Cadmium (Cd2+) induces oxidative stress that ultimately defines cell fate and pathology. Mitochondria are the main energy-producing organelles in mammalian cells, but they also have a central role in formation of reactive oxygen species, cell injury, and death signaling. As the kidney is the major target in Cd2+ toxicity, the roles of oxidative signature and mitochondrial function and biogenesis in Cd2+-related stress outcomes were investigated in vitro in cultured rat kidney proximal tubule cells (PTCs) (WKPT-0293 Cl.2) for acute Cd2+ toxicity (1–30 µM, 24 h) and in vivo in Fischer 344 rats for sub-chronic Cd2+ toxicity (1 mg/kg CdCl2 subcutaneously, 13 days). Whereas 30 µM Cd2+ caused ~50 % decrease in cell viability, apoptosis peaked at 10 µM Cd2+ in PTCs. A steep, dose-dependent decline in reduced glutathione (GSH) content occurred after acute exposure and an increase of the oxidized glutathione (GSSG)/GSH ratio. Quantitative PCR analyses evidenced increased antioxidative enzymes (Sod1, Gclc, Gclm), proapoptotic Bax, metallothioneins 1A/2A, and decreased antiapoptotic proteins (Bcl-xL, Bcl-w). The positive regulator of mitochondrial biogenesis Pparγ and mitochondrial DNA was increased, and cellular ATP was unaffected with Cd2+ (1–10 µM). In vivo, active caspase-3, and hence apoptosis, was detected by FLIVO injection in the kidney cortex of Cd2+-treated rats together with an increase in Bax mRNA. However, antiapoptotic genes (Bcl-2, Bcl-xL, Bcl-w) were also upregulated. Both GSSG and GSH increased with chronic Cd2+ exposure with no change in GSSG/GSH ratio and augmented expression of antioxidative enzymes (Gpx4, Prdx2). Mitochondrial DNA, mitofusin 2, and Pparα were increased indicating enhanced mitochondrial biogenesis and fusion. Hence, these results demonstrate a clear involvement of higher mitochondria copy numbers or mass and mitochondrial function in acute defense against oxidative stress induced by Cd2+ in renal PTCs as well as in adaptive processes associated with chronic renal Cd2+ toxicity.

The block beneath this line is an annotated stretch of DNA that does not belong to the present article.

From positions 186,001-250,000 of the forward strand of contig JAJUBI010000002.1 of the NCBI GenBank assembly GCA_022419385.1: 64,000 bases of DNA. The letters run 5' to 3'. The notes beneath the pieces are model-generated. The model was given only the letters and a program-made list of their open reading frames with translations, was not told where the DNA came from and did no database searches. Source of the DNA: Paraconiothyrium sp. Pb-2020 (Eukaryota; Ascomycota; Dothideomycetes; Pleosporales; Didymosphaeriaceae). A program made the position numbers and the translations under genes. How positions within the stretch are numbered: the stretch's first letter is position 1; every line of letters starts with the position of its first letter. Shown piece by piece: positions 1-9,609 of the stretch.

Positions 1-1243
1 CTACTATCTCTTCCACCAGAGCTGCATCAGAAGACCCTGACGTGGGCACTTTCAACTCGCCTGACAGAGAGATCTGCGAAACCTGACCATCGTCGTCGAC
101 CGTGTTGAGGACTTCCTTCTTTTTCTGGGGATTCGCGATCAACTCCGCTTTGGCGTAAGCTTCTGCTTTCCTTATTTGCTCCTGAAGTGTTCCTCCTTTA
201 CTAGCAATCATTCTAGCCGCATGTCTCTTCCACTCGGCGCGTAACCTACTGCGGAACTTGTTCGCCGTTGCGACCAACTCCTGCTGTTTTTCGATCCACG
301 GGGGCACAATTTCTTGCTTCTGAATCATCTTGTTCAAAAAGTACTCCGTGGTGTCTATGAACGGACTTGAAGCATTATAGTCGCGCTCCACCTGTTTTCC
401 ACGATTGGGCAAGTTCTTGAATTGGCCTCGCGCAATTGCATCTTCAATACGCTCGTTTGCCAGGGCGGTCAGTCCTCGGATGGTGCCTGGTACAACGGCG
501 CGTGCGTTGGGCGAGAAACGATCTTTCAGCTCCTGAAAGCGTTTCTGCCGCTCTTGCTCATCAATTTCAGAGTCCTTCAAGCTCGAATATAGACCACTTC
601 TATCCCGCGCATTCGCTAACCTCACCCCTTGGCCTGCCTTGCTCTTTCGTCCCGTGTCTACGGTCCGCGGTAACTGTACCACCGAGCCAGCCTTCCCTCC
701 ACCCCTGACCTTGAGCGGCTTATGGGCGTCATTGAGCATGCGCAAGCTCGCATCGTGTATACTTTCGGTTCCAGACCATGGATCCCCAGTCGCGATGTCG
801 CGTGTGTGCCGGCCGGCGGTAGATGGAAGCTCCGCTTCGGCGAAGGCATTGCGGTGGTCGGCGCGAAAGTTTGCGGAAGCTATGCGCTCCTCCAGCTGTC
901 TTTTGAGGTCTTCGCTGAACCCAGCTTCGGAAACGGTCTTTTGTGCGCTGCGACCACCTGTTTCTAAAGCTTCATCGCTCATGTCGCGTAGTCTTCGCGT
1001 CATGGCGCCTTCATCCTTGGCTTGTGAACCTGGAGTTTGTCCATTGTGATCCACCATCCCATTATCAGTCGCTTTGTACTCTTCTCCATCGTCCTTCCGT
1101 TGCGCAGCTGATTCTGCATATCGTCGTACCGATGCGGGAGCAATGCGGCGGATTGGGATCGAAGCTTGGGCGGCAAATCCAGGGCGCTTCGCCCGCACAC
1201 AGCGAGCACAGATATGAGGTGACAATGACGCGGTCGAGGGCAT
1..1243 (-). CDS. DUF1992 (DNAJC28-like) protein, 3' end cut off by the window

Oxidative stress Metallothionein Antioxidative enzymes Mitochondrial DNA content Apoptosis
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The authors would like to thank Rosette Beenaerts, Biomedical Research Institute, Hasselt University for her technical assistance and Dr. Michael D. Garrick at the Department of Biochemistry, SUNY, Buffalo, NY 14214, USA for the Fischer 344 rats. This work was supported by Hasselt University [BOF (Bijzonder onderzoeksfonds) projects; BOF08G01] through a PhD grant for Ambily Ravindran Nair and a grant from the Deutsche Forschungsgemeinschaft (DFG TH345/11-1) to Frank Thévenod. Additional funding came from tUL-impulsfinanciering (project toxicology), and Methusalem project (08M03VGRJ).
Conflict of interest
The authors declare that they have no conflict of interest.
Supplemental Table1. Primer details of genes investigated. Column 2: The name of the gene and its official symbol; Column 3: The source of primers- (a) author name and year represents published literature, (b) NCBI/ PrimerBLAST represents primers designed at our lab using the PrimerBLAST software available from www.ncbi.nlm.nih.gov and (c) RTPrimerDB, a database that provides primer sequences and is available from www.rtprimerdb.org; Column 4: The amplicon length of the PCR product; Column 5: The primer efficiency of all genes with two percentages, originating from either pooled control samples or pooled treated samples tested for their efficiency. (PDF 66 kb)
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